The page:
Accessibility for Media

Accessibility for Media

Media

Movies & Audio

Both hearing impaired and limited English proficiency website visitors can benefit from including captions with audio and video media on websites. The easiest way to include captions with your videos is by hosting the videos on YouTube, which provides easy to use captioning tools. Unfortunately, at this time we discourage the use of any other video hosting solutions, as support for captioning can be limited.

One easy way to add subtitles to your videos is to use the DIVX Media Subtitler. After you've downloaded the software, check out the helpful instructional video prepared by the Library on how to use the software for captioning your videos:

For audio files, you should include a link to the audio transcribed as a text document.

Images

Never use an image in place of text.

Pictures should always include an "alt" tag, which provides a description of what's happening in the picture. These tags are often read by screen readers to help seeing impaired people understand what's in the picture. Additionally, if a picture cannot be found, the alt text will be shown in its place.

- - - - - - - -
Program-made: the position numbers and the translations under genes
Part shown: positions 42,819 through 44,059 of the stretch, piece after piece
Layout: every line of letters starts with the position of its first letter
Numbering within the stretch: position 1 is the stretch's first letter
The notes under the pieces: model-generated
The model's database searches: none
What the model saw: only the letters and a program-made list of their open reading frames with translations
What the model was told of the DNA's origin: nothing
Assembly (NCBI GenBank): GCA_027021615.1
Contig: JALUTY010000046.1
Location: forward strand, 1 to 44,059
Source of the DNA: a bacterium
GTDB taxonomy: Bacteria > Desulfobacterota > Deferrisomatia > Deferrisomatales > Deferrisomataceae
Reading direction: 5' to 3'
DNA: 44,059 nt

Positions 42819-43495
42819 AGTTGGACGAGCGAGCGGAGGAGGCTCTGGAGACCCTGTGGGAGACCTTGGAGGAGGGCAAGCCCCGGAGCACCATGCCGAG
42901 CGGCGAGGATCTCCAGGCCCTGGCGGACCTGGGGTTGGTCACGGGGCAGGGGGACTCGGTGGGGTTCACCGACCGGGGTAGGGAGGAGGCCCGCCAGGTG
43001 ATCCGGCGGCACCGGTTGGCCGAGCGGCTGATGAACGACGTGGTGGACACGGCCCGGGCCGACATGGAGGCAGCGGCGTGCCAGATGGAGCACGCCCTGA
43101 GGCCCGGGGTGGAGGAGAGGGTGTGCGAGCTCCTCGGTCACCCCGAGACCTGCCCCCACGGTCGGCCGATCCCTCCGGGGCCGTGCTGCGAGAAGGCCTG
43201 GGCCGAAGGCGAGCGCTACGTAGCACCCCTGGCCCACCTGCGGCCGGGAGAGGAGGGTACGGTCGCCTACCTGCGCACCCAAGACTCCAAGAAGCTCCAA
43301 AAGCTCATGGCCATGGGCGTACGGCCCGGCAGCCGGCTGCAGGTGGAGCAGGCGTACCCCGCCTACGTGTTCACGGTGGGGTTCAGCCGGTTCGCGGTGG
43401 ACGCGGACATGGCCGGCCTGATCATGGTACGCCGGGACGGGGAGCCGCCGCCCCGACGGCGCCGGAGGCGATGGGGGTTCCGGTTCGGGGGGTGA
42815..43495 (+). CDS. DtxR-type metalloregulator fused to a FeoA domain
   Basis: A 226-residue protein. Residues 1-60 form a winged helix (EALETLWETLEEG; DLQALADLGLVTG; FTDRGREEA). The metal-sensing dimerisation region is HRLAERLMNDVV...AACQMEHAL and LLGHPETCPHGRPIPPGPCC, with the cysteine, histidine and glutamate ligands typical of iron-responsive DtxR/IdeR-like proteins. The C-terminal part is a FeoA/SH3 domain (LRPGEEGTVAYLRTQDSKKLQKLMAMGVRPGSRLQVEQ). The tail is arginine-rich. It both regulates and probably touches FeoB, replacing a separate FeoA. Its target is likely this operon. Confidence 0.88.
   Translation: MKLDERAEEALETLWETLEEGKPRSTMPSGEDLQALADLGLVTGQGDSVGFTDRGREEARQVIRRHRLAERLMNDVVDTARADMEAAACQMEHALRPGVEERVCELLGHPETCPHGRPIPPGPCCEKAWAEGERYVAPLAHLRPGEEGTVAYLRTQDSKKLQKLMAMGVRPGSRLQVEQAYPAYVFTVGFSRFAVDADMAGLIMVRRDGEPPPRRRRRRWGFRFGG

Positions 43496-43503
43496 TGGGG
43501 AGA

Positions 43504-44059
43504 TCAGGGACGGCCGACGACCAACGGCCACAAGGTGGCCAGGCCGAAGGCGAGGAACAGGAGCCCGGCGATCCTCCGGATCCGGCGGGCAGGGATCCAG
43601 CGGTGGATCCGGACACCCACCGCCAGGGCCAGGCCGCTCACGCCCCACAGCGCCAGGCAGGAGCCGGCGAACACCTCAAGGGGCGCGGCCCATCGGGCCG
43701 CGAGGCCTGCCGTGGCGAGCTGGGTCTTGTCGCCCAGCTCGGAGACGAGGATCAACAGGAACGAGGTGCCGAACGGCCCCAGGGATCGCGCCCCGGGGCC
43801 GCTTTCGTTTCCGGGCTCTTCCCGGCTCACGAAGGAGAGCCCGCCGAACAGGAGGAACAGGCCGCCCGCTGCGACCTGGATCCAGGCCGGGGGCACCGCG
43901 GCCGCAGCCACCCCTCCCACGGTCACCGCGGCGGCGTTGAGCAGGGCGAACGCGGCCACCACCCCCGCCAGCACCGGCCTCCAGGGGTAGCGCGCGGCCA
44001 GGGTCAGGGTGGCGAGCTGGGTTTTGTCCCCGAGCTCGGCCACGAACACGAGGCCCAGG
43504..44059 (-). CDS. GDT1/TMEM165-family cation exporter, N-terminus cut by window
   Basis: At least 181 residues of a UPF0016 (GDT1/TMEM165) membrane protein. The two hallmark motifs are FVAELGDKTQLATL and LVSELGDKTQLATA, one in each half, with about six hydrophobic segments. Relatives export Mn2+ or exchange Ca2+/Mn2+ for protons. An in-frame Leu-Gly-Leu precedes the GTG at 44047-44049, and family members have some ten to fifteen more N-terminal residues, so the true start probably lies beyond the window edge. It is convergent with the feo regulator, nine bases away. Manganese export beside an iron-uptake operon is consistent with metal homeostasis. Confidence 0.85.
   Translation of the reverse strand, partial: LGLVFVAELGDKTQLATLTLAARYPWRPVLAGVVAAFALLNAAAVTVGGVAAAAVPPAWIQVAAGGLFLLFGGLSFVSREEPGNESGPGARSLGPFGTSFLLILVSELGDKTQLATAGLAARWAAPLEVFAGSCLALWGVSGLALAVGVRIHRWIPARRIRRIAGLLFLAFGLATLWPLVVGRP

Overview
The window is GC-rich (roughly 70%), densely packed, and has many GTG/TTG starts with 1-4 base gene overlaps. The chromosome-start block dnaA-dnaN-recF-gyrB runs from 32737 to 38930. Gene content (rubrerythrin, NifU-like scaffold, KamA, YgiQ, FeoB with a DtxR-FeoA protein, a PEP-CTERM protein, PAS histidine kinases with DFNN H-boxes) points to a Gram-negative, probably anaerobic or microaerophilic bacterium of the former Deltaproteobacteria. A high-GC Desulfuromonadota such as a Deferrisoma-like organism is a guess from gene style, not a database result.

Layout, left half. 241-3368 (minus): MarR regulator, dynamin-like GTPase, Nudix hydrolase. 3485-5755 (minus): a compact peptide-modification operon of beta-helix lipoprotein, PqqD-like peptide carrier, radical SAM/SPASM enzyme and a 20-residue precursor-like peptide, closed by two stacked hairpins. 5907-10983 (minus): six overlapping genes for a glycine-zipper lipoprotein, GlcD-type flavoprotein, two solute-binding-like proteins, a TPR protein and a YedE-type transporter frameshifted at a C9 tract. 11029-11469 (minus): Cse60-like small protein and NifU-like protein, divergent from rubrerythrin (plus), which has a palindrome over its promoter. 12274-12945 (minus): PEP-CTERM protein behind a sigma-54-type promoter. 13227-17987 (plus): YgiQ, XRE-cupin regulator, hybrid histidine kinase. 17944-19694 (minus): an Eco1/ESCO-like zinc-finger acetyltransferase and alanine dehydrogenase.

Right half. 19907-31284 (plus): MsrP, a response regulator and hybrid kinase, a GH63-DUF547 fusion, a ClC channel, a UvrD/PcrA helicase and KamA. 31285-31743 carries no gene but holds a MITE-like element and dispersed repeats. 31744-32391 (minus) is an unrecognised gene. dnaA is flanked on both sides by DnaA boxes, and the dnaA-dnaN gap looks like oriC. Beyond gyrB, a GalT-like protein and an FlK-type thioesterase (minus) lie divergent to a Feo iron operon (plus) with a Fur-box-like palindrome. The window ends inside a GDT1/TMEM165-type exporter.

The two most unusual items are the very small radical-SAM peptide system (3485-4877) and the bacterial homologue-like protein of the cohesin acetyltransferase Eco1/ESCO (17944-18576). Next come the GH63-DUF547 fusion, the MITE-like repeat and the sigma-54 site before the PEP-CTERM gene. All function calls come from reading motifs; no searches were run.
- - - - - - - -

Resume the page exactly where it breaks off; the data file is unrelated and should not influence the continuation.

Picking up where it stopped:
Do not simply replicate the body text or image caption as your image alt tag. If your text says "To the right you'll find a picture of our 123 team", and then your alt tag is "image of 123 team", and your caption is "The 123 Team", you've done nothing but make a screen reader read the same text three times. In that circumstance, it'd be appropriate to set the alt tag as "", meaning that the caption or body text provides sufficient description. Alternatively, you could use an alt tag like "The team, showing Ty at the left, giving bunny ears to Mary, on the right", which would provide a description that isn't in the caption or body text.

Pictures without proper alt tags may be subject to removal.

Also see Image Use for further information about images on the Lane website.